He was once the face of college basketball, Hoosiers personified, a small-town kid who this spring brought a smile, a swagger and a national championship resume to the UCLA program.
Yet before he even coached one practice, someone had created a Facebook page titled "Fire Steve Alford."
He was once baseball's best manager, the steady force who brought the Angels their first and only world championship, the creator of what many now consider halo heaven.
FOR THE RECORD:
Coaching in L.A.: In the May 5 Sports section, a column about sports coaches in the hot seat said that New York Jets Coach Rex Ryan has coached the team for six seasons and that New York Mets Manager Terry Collins has headed his team for four seasons; in fact, Ryan has coached the Jets for four seasons and Collins is in his third season as Mets manager. —
Yet recently, a blog called "Halos Heaven" conducted a Mike Scioscia poll that asked: "Is he toast?"
Yet there is not one, but two, Twitter accounts named after Vinny Del Negro's imminent demise, @FireVinnyDelNeg and @FireVinnyDNegro.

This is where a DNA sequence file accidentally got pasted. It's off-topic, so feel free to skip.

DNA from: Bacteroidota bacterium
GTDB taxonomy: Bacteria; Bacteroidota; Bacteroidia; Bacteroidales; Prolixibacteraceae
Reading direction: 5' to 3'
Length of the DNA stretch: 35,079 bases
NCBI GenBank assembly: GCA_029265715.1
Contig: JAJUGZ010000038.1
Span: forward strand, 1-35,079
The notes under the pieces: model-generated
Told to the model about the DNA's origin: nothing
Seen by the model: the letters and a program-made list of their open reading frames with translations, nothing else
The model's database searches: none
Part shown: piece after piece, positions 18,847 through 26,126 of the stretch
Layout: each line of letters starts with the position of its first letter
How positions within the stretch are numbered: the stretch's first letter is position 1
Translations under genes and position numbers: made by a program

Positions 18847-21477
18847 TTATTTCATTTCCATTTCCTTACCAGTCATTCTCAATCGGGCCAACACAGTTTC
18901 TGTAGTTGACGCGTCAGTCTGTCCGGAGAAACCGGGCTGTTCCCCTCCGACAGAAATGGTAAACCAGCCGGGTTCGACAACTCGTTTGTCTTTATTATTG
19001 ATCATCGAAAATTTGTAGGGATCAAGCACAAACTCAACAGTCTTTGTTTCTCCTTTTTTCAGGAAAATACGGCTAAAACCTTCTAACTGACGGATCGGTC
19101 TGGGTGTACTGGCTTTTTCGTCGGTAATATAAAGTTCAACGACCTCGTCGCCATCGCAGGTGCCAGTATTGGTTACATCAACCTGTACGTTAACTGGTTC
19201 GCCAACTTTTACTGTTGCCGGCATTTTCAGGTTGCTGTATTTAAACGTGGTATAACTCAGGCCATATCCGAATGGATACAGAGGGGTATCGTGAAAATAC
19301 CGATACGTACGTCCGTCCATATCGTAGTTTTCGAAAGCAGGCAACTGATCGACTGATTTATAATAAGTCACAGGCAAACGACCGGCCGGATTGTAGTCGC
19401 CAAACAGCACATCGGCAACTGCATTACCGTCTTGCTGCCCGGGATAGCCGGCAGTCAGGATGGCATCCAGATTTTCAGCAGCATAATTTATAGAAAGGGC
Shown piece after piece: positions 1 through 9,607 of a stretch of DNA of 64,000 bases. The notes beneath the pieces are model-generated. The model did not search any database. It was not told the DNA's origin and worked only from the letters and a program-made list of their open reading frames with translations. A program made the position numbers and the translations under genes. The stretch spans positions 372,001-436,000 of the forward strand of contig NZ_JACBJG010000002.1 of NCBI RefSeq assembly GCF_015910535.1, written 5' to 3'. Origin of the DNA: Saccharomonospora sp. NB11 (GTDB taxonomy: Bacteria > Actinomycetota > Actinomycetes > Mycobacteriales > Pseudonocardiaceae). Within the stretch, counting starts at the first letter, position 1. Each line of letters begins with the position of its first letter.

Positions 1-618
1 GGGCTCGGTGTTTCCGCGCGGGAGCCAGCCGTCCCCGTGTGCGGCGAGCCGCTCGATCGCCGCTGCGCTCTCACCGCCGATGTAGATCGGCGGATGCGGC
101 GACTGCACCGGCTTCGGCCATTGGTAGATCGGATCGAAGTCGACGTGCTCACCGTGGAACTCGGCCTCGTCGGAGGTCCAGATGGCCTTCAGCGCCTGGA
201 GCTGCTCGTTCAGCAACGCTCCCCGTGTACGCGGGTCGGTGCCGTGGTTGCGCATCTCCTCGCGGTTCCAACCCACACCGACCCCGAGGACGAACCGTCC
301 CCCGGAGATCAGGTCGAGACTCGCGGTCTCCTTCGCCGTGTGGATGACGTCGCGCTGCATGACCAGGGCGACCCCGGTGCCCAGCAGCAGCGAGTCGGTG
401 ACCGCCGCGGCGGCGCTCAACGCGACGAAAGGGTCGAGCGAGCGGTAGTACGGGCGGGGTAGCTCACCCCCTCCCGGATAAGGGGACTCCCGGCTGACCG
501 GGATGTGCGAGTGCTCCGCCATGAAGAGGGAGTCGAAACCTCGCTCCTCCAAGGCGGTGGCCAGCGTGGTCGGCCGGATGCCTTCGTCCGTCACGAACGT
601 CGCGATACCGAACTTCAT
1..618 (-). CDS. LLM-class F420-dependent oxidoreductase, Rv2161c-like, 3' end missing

Welcome to the home of what has become the toughest job in sports, a place where perspective is forgotten, continuity is ignored and patience comes to die.
If you want to coach a major sports program in Los Angeles these days, lose your sense of pride, find your sense of humor and prepare to spend every waking hour apologizing for not being Phil Jackson.
Welcome to Hot Seat City.
"Coaches who come to L.A., you always think you're ready for it," said Warren LeGarie, a prominent agent for NBA coaches. "But you are never ready for it."
How could you be?
How could one of LeGarie's clients, Mike Brown, know that he would be fired just five games into this season? How could another of LeGarie's clients, Mike D'Antoni, know that he would be welcomed by thousands of Lakers fans chanting for another coach?
How could USC football Coach Lane Kiffin know that, mere months after going 10-2 with a depleted roster, he would have to interrupt a postgame news conference to announce he wasn't getting fired?
How could Dodgers Manager Don Mattingly guess that his owners would preach stability and continuity in assembling the most expensive team in baseball history, then refuse to extend his ordinary contract past the end of the summer?
"Coaches all want the beauty of L.A.," said LeGarie. "But there is a real difficulty in L.A."
Recent trends are turning that difficulty into a near impossibility. Suddenly, it seems, coaching a team in the best market in sports has become one of the worst jobs in sports.
Of the 10 coaches of Los Angeles' major sports programs, five are under such duress and could be fired by the end of the year: Kiffin, D'Antoni, Del Negro, Mattingly and Scioscia.